* with apologies to Gabriel Garcia Marquez

Sunday, 21 February 2010

In praise of... Sundays

I never used to appreciate Sundays. Rather than considering them to be the second half of the weekend, I could think of them only as the precursor to Monday morning. The origins of my Sunday phobia stem from childhood. Sundays in the 80s were awful - instead of the Saturday morning fizz of children's television there was religious programming or something about farming and then Police 5 with Shaw Taylor. If you were lucky there'd be an episode of The Smurfs after that. Later on there was Bullseye, Antique's Roadshow or Last Of The Fucking Summer Wine to look forward to. Meanwhile the miners were on strike, nobody had any money, it was probably raining outside and the last thing you'd get to watch before being sent to bed would be That's Life with Esther Rantzen. Grim times.

Then for many years in my drinking and pub-frequenting days, Sunday became "Hangover Day". Lie in, cooked breakfast, coffee and a day on the sofa with the newspapers, roast dinner then lie in a vegetative state until going to bed, dreading work the next day.

These days Sundays are very different. Today started at 7am morning with my son (9 weeks old) announcing the fact that he was awake and wanted attention with his customary morning greeting. My new Sunday routine is typically to take him downstairs so Mrs Sane can catch up on some much needed sleep and Baby Sane and I get to spend some time together. I make a large cup of coffee (for me, not him), then we watch the Andrew Marr Show. It's a great way to start the day. Later on comes breakfast, radio on in the background, the papers (speaking of which, I got the relaunched Observer today... it's not that much different to the pre-launch Observer if you ask me - still dull as hell, even with the all the excitement about Gordon Brown the bruiser). The three of us spent the whole day at home and it was great. This is what Sundays should be about.

Sundays - no longer part of the axis of evil, but the second best day of the week.

Let's hear it for Sunday - words I never thought I would say.

Just like starting over

Just under five years ago I started a blog called Liberal Elite. Initially a co-venture with a friend of mine, it was intended to be an outlet for our opinions on (generally) current affairs and news, with a liberal slant. Liberal in the classical sense - not the corrupted definition that's prevalent in the US nor the limp and weedy, self-flagellating form of modern British "liberalism". I wrote a trenchant and over-confident "mission statement" for the blog setting out our, erm, vision. It was hugely tongue-in-cheek, arrogant even, but that was the point. The blog was intended to be irreverent, confrontational and dismissive of alternative view points. The original tag line summed this up: "Because you're wrong". What larks. What arrogance. I was a crazy young man with a dream.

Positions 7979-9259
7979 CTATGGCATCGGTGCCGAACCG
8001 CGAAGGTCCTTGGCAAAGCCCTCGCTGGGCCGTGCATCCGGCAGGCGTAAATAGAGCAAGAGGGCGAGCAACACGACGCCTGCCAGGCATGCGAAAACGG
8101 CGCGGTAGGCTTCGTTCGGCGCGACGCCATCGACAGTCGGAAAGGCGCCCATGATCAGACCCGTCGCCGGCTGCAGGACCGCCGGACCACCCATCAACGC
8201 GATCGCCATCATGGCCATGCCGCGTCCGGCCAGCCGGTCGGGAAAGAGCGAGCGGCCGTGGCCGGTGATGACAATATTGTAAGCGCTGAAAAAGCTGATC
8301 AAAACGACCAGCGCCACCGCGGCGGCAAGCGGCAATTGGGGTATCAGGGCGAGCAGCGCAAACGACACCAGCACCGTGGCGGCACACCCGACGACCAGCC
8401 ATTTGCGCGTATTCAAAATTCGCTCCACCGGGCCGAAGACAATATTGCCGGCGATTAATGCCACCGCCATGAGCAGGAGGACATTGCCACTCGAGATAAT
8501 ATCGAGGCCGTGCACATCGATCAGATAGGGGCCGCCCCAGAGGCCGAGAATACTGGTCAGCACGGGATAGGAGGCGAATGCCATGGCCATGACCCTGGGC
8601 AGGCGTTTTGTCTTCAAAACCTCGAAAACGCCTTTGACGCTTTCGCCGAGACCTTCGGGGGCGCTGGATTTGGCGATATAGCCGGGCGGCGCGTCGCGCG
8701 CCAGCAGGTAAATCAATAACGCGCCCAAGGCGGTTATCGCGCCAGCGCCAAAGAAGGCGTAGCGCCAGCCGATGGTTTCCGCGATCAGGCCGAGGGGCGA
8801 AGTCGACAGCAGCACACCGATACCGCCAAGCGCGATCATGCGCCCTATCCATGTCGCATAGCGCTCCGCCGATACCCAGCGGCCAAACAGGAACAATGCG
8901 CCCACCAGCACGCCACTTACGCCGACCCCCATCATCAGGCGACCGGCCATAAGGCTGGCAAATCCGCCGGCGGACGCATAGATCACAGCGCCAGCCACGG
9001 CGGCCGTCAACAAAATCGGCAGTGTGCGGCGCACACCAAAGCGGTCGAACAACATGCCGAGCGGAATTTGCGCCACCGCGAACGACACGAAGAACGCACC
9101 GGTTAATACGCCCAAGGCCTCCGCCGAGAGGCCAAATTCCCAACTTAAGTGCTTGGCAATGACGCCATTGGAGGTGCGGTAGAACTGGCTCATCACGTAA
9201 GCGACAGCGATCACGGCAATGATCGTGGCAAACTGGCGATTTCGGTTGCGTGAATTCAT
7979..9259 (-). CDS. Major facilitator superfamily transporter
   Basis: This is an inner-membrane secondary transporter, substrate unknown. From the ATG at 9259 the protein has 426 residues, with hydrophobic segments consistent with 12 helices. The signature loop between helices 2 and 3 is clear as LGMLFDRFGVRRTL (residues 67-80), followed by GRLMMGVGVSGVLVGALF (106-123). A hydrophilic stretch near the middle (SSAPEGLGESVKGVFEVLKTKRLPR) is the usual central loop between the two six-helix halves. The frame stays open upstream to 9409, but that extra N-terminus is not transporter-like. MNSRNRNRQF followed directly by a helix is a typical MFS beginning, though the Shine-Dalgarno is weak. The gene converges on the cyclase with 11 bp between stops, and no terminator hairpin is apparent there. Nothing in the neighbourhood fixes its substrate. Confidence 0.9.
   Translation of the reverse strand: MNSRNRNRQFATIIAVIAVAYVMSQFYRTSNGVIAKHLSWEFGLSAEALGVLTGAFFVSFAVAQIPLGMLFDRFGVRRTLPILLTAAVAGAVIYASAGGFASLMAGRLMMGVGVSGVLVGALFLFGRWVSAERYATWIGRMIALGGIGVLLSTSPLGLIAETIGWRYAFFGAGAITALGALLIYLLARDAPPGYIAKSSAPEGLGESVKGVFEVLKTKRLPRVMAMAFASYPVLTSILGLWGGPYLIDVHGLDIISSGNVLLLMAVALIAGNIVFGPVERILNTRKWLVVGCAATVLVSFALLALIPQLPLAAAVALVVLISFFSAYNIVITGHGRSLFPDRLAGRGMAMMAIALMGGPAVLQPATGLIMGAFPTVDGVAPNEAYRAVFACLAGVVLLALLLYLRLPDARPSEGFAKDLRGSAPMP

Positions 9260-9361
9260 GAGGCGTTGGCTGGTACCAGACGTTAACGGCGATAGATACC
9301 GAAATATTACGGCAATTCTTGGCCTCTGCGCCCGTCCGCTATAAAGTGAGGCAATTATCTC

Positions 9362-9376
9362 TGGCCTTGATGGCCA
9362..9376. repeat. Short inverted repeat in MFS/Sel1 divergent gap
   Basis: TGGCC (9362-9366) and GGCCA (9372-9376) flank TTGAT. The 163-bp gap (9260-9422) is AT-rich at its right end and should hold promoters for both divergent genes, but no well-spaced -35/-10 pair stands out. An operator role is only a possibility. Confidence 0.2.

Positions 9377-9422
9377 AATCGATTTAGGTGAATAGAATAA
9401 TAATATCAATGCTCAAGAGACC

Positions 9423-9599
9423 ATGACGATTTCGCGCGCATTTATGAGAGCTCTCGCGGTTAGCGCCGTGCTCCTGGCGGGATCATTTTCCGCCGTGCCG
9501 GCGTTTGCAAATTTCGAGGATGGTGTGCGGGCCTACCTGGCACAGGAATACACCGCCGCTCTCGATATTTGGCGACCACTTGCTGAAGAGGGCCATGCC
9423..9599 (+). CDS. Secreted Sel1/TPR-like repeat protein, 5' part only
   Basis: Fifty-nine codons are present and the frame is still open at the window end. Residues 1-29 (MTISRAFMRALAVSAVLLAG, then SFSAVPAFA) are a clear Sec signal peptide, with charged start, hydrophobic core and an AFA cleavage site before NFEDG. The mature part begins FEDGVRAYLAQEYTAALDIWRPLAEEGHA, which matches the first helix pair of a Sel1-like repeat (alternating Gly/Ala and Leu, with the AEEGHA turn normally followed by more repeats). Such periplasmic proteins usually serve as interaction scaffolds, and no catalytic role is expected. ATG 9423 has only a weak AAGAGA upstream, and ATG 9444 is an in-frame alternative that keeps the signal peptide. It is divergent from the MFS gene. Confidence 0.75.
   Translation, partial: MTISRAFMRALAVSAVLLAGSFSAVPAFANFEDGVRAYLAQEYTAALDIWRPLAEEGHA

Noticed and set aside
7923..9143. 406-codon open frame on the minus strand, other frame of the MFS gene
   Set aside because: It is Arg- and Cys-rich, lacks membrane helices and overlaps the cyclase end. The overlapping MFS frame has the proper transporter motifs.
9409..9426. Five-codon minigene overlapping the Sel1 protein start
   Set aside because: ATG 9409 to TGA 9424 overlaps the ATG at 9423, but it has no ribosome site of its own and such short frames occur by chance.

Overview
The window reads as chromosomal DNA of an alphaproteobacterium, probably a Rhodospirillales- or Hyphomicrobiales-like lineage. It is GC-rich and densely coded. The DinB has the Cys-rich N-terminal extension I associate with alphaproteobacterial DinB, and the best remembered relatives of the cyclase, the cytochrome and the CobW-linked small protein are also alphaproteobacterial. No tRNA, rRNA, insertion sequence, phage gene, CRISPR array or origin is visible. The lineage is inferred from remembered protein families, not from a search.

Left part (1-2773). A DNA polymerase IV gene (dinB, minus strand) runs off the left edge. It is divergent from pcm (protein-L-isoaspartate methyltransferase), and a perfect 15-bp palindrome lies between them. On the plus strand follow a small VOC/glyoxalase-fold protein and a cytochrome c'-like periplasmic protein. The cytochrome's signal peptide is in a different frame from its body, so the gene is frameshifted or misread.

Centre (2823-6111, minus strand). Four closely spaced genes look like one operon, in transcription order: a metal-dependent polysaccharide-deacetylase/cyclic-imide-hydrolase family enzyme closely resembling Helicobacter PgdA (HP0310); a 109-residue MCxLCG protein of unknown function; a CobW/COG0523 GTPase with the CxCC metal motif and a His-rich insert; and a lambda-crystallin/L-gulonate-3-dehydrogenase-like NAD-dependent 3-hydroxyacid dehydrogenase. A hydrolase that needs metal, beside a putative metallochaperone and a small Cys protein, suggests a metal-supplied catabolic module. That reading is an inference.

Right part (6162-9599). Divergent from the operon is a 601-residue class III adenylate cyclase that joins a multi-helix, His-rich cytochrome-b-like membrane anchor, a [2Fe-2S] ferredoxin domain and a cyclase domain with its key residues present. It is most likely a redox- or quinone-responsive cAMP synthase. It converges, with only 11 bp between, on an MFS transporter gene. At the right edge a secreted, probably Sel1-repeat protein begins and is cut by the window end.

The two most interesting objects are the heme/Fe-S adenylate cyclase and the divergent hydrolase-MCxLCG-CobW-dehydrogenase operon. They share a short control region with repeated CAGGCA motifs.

Five years on I'm older, married, I've recently become a father. World weary and jaded, far less certain of my opinions (well, some of them), I don't think I could ever set out my stall with such gusto again. Saying that, perhaps I've lost focus because I'm not writing enough. Blogging is a great way to crystallise your opinions - often I wouldn't know exactly what I was going to say until the words came tumbling out. I'd then read it back and think "Ah, so that's my opinion then. I presume." Often those words were powered by strong coffee when I should have been working instead, mind. Ah, the heady days of 2005 and 2006.

So what's Mind Trumpet all about then? Well, I need an outlet to talk about whatever takes my fancy. The previous blogs - Liberal Elite especially - were too focussed on politics and world events and furious rants about religion, which was all great fun and no doubt there will be more of that to come on this site, but there's so many other things I feel I should also write about: being a dad, music, film, TV, my nascent interest in photography, books... whatever I'm experiencing basically.

So it's going to be a clean break with everything else I've ever written and I've come back to Blogger too. WordPress was pretty good, but I prefer the Blogger interface (although some new templates in the last five years wouldn't be asking too much would it?). Besides, the steady global takeover by Google continues apace - I might as well be part of it. Be on the winning side and all that.

So here we go, blog number four.